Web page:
First, in the passage we see that the end or destiny of the enemies of the cross is destruction.  Friends, this is not a simple matter. No one should treat this matter lightly because it has to do with the wrath of God. The end of all the enemies of the cross is destruction. I shudder at this statement. Who can stand the wrath of God? Recall how God destroyed the entire earth except for Noah and his sons and a few animals and birds (Genesis 7:1- 24). Consider the destruction of Sodom and Gomorrah (Genesis 19:23, 23). “OK, that’s the Old Testament,” someone might say.

Well, think about God’s wrath poured on Ananias and Sapphira for lying to Him (Acts 5:1-11). What about Herod who was struck down by an angel for robbing God of His glory (Acts 12:22, 23)? The New Testament goes further to describe the ultimate destruction of the enemies of the cross in the following way: “in flaming fire, inflicting vengeance on those who do not know God and on those who do not obey the gospel of our Lord Jesus. They will suffer the punishment of eternal destruction, away from the presence of the Lord and from the glory of his might,” (2 Thessalonians 1:9). This can’t be a light issue; however, that’s what Scripture says is the end of the enemies of the cross. It’s really scary!

Secondly, the enemies of the cross have their belly as their god. They always work hard for their physical satisfaction and not to please God. They use God’s name to acquire and satisfy their wants. When ‘preaching’ what is supreme on their mind is not “Thus says the Lord” rather what will I gain after ‘preaching’ this message. Will people like me more and give me more money and gifts?  They work for their belly and not for God.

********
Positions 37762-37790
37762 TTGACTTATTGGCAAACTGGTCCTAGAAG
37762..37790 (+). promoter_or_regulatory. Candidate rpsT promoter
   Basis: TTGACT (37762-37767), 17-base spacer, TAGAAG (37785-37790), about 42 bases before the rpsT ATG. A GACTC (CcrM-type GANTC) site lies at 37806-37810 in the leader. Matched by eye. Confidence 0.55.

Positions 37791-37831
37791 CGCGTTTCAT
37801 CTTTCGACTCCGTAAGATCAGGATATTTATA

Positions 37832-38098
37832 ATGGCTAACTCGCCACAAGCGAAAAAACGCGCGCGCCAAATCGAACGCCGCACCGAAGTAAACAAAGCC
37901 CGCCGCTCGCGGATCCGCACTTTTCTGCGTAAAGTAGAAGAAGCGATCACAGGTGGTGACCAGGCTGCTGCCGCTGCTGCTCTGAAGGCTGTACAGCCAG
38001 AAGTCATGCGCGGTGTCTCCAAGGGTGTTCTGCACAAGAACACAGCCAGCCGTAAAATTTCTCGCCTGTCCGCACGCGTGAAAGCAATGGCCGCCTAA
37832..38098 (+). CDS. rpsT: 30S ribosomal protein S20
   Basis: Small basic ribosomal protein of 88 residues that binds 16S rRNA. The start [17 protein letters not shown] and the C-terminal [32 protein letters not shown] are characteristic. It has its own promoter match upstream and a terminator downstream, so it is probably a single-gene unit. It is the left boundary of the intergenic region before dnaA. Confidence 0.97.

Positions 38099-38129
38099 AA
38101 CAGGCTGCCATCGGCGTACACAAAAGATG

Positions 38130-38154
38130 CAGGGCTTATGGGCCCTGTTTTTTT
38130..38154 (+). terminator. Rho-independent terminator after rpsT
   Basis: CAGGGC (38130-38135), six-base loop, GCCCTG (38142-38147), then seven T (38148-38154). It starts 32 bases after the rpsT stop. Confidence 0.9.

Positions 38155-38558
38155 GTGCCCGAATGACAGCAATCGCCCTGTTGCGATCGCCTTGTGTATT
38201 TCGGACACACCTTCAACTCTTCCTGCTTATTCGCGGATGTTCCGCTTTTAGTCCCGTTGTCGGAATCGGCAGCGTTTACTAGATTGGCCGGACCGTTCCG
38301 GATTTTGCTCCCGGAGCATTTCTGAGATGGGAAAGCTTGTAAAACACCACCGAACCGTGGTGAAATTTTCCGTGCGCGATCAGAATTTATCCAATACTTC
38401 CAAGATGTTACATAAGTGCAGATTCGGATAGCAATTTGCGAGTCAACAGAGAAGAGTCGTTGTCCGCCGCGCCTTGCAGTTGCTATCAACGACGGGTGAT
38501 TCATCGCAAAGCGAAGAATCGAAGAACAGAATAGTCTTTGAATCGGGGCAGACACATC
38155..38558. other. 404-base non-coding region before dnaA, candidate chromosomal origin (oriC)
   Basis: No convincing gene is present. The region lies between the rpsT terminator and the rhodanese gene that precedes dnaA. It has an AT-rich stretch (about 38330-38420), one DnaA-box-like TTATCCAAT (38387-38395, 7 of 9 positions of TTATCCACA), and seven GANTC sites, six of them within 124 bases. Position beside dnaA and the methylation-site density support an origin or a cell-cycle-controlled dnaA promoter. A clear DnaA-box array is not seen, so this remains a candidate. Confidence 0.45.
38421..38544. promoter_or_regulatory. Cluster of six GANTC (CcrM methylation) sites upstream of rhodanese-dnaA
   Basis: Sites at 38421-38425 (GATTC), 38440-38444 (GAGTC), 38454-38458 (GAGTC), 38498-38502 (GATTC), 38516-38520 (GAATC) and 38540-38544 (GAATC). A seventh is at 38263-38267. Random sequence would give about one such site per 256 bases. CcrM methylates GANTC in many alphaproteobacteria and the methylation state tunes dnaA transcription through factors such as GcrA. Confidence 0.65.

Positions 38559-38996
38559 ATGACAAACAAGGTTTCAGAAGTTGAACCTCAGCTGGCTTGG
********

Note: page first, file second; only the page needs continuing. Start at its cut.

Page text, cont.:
Thirdly, the enemies of the cross take glory in their shame. The things that they ought to be ashamed of are the things that they enjoy to do.  Instead of being ashamed that often they make the Bible say what it never meant and mean what it never said, they boast of getting special revelations which no one else can see in the Scripture apart from themselves. Some of the things they claim that Bible says are very shameful indeed.

I once heard of a preacher who told people that God had ordered him to collect a certain amount of money from Christians failing which he will die. This preacher had no shame to say this. Really? Can God the Father of our Lord Jesus Christ kill a preacher because he has failed to receive an offering of a certain amount?  The examples are many. You can also consider of preachers who hire bodyguards to protect them even as they stand on the pulpit to preach God’s Word. Surprised? It is happening. Bodyguards around the pulpit to protect a man or woman of God as he/she is ‘sharing God’s Word’. Shameful indeed!

Finally, the passage highlights that enemies of the cross have their minds set on earthly things. “Forget about eternity, live your best life now for heaven is already here” is the mentality of the enemies of the cross. Now, if I can live my best life now here on earth, what will happen to me when I go to be with my Father in glory? At this point I would like to make this bold declaration: Anyone one who claims to serve Christ but doesn’t help God’s people prepare for eternity with Jesus fails in their task and this cap of the enemy of the cross fits them very well.

If truth be told, it is hard and painful to talk about these things. This is really a hard talk but we have to face it any way. The enemies of the cross really exist and by their fruits we know them.  The Bible reminds us not to follow or imitate them. Instead, we should join, imitate and keep our eyes on those who walk according to Christ and His Word. We thank God that by his grace we have such people who seek to honor and glorify Christ always and by the same grace we will follow them, will we not?

 
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Posted by on June 12, 2013 in Sound Teaching